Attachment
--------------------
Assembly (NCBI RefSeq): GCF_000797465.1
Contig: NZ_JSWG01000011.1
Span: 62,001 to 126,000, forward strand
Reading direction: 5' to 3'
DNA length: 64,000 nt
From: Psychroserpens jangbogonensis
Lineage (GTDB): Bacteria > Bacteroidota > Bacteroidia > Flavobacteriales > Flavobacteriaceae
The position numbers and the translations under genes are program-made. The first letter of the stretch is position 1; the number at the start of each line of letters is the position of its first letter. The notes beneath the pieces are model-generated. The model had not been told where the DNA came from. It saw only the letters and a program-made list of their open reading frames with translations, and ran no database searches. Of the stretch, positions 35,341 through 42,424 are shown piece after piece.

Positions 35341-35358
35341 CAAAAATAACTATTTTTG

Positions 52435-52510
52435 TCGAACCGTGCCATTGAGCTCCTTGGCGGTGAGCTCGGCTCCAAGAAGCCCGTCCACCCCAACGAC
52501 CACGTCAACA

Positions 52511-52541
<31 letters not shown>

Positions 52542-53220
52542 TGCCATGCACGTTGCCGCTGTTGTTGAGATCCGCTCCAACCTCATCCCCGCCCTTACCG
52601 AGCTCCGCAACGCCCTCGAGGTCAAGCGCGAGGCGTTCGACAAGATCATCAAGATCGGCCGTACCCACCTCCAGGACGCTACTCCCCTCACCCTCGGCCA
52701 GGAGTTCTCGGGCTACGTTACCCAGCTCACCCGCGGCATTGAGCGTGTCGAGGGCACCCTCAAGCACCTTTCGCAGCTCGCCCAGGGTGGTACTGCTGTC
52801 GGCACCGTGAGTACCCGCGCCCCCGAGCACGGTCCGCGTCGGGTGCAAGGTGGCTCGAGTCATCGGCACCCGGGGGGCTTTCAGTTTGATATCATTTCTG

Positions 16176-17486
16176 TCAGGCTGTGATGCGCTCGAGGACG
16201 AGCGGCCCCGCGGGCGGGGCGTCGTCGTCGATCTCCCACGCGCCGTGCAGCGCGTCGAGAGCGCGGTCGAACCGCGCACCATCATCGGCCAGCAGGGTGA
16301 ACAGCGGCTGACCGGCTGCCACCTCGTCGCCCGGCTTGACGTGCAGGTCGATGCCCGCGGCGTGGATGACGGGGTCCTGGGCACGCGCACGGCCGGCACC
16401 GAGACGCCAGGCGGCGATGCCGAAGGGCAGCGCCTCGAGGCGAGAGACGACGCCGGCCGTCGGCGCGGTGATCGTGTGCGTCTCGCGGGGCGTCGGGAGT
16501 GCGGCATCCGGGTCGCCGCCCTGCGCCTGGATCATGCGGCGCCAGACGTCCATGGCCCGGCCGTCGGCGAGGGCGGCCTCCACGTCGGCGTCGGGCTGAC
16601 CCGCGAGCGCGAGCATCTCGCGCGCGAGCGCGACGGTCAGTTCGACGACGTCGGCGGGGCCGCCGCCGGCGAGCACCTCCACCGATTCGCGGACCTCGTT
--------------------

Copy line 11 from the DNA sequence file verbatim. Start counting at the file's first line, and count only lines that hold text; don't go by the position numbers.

Positions 52435-52510